2. What are the next ‘pledge card’ policies?

Opposition parties are there to oppose. But when the government’s prevailing narrative is gloomy austerity and Labour’s job is to find fault, the party ends up sounding even gloomier. That’s no way to win back apathetic supporters who need positive reasons to embrace change. So Labour needs to set out an optimistic agenda to show that government can help people in new ways, not just retreat.

Just within the sphere of the welfare state, there are some exciting contenders for the next big idea; probably too many for Labour to promise and pay for them all. Some tough choices need to be made on the basis of social priorities and electoral advantage, but the wish list goes something like this:

  • A guaranteed job for everyone facing long-term unemployment, paid from falling social security rolls and some equivalent of the 1997 windfall tax on excess profits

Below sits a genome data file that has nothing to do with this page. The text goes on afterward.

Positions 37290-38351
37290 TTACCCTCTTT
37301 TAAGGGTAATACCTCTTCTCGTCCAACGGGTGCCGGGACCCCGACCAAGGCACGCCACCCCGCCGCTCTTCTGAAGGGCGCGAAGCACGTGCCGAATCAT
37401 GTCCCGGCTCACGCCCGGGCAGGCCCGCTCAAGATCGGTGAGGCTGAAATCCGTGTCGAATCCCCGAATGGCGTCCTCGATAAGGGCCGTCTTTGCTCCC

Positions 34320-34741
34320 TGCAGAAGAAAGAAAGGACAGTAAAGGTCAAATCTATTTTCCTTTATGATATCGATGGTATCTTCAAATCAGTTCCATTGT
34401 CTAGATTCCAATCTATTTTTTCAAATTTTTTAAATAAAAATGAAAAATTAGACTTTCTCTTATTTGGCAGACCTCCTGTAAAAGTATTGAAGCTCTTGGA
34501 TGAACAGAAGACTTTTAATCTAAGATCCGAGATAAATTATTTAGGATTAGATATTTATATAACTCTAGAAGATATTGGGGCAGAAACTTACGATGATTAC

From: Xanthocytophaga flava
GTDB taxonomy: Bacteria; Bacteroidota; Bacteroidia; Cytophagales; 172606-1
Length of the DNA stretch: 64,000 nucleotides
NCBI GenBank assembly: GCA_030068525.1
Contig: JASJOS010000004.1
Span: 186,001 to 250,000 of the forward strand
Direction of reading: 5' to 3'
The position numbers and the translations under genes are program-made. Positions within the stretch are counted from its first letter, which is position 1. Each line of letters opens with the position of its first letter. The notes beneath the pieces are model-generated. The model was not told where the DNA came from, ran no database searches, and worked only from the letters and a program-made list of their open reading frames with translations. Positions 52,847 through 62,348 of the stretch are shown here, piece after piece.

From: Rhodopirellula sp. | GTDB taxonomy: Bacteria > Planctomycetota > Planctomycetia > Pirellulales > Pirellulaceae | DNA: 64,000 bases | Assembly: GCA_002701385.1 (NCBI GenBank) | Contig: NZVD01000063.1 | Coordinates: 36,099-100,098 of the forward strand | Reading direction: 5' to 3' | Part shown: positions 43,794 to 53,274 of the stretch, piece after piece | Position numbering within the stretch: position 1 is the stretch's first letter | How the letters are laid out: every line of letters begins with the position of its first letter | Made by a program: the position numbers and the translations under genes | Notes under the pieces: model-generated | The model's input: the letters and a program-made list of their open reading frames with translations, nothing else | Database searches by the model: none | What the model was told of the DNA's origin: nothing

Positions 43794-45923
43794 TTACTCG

• A massive house building programme including a million affordable homes, funded by future rents and sales
  • Merging social care into the NHS, with health bodies commissioning community support and care, but with richer older people paying more towards the costs
  • Increased hours of free childcare to boost  employment for mothers (and some fathers), a move that might possibly pay for itself
  • High-status vocational and workplace training from 14 to pension age, with state funding for courses that boost long-term prospects in the middle of the labour market

Getting noticed in opposition is tricky. Unless you have big ideas that stand out from the noise and until you repeat them month after month, the public will barely notice. So Labour needs to start setting out its big ‘pledge card’ policies over the course of 2013. And in this climate it will need to fully stress-test each idea and be ready to explain how it will pay for each of them.

3. What does Labour do with the legacy it inherits?

So much for new things; Labour also needs a plan for dealing with the mess it will inherit.